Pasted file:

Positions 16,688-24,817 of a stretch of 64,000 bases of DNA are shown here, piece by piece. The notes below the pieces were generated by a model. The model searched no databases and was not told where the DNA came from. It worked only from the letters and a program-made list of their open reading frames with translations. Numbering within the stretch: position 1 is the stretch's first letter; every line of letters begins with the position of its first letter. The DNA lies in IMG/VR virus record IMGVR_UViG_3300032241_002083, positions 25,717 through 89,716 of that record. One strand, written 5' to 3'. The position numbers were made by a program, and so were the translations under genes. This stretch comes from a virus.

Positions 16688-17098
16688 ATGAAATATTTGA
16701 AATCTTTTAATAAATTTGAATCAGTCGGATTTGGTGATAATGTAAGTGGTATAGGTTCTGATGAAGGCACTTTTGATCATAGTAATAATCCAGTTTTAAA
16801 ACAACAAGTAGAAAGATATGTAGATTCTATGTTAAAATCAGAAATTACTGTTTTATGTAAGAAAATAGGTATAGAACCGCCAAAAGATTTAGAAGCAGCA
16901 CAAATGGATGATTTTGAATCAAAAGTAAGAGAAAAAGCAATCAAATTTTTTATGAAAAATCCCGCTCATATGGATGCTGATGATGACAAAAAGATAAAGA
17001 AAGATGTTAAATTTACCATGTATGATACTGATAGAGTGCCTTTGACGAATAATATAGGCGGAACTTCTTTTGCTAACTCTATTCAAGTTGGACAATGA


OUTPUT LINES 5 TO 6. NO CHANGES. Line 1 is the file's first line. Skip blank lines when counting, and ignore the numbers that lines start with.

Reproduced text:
16801 ACAACAAGTAGAAAGATATGTAGATTCTATGTTAAAATCAGAAATTACTGTTTTATGTAAGAAAATAGGTATAGAACCGCCAAAAGATTTAGAAGCAGCA
16901 CAAATGGATGATTTTGAATCAAAAGTAAGAGAAAAAGCAATCAAATTTTTTATGAAAAATCCCGCTCATATGGATGCTGATGATGACAAAAAGATAAAGA